Despite America's reputation as a nation of immigrants and melting pot for the world's ethnicities, the US ranks 65th worldwide in terms of the percentage of population that is foreign born, NPR reports, citing a UN report "Trends in International Migrant Stock."
While the US is home to the most foreign-born people (45.7 million in 2013), immigrants in Australia make up more than a fourth (27.7 percent) of the population, and New Zealand and Canada come in at over 20 percent, still beating out the US, which is at 14.3 percent of its population. Sweden, Croatia, and Estonia also beat out the US in terms of the percentage of foreign-born immigrants, and Portugal, Spain, Italy, Norway, and the UK have larger net migration inflow than the US. This is not to mention Monaco (64.2 percent foreign-born), Andorra (56.9 percent), Luxembourg (43.3 percent), and Singapore (42.9 percent).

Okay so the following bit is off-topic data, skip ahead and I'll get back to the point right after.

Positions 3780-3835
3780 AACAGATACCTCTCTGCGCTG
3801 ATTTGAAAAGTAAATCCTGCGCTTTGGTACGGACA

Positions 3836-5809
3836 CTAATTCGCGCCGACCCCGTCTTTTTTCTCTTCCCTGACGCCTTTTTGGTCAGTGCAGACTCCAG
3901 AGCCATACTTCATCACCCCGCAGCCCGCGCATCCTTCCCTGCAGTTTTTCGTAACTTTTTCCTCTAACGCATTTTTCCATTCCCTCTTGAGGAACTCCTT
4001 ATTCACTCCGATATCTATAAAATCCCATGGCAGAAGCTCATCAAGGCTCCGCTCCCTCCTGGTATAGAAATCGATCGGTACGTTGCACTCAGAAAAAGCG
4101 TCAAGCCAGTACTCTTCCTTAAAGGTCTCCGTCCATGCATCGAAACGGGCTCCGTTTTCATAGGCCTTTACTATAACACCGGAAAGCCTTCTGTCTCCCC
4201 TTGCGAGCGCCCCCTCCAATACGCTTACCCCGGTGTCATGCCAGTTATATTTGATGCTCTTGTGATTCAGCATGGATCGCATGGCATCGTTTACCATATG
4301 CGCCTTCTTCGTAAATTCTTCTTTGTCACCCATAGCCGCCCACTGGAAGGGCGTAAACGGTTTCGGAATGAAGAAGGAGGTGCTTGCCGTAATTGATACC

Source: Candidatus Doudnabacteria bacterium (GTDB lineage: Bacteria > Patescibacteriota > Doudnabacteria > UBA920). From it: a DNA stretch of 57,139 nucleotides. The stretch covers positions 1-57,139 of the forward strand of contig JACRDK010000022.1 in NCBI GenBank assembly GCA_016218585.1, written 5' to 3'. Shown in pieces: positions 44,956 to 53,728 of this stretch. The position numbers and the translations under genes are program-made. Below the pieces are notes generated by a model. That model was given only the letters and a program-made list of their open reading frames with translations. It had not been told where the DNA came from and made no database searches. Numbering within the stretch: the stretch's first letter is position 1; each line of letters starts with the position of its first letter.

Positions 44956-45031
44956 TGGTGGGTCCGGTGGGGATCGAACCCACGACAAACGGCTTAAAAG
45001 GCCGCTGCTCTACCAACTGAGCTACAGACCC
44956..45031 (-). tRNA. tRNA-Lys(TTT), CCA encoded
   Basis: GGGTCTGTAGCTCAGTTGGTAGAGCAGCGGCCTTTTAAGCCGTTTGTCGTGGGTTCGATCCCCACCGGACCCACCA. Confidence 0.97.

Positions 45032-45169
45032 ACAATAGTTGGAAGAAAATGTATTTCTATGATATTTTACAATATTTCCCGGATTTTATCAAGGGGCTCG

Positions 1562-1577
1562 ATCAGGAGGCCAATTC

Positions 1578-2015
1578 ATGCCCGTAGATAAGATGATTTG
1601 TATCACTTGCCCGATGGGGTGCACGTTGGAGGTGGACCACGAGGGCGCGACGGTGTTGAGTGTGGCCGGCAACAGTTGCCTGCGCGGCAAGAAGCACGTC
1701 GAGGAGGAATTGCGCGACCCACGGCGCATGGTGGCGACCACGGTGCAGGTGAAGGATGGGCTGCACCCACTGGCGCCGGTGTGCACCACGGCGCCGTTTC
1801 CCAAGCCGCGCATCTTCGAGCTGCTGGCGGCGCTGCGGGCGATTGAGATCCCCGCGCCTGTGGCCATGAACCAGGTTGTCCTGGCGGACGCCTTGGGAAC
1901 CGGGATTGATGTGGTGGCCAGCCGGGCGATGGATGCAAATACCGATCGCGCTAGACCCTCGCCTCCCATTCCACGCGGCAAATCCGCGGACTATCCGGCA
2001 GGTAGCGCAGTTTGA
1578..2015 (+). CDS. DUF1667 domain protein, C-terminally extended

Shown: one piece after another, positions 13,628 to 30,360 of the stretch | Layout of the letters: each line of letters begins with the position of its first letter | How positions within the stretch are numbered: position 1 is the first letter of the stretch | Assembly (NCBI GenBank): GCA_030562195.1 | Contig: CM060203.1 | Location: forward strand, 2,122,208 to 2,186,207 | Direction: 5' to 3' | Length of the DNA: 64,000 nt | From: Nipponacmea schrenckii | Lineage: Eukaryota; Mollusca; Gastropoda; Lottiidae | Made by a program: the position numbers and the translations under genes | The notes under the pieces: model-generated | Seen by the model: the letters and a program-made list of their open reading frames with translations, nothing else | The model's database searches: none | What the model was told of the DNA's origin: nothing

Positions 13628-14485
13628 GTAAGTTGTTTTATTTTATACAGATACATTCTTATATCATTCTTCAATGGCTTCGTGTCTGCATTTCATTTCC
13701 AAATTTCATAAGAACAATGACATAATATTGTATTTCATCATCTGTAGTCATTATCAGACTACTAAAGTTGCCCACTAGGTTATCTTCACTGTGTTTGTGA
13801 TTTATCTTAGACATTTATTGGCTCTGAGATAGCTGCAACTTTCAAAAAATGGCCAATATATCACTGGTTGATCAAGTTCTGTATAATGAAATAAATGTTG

That said, a Gallup poll back in 2009 showed the US as the most desirable immigrant destination (with Canada coming in second) of the 700 million people worldwide who wished to immigrate permanently. Despite this, America "is just average" for immigrants, the Daily Beast argues. So where to go? Business Week says Switzerland and Germany (though they give an appropriate shout-out to the USA). But wait: migration hurts the homeland, this New York Times op-ed argues, which is perhaps unlikely to dissuade those seeking to immigrate because of war, political instability, or for economic reasons.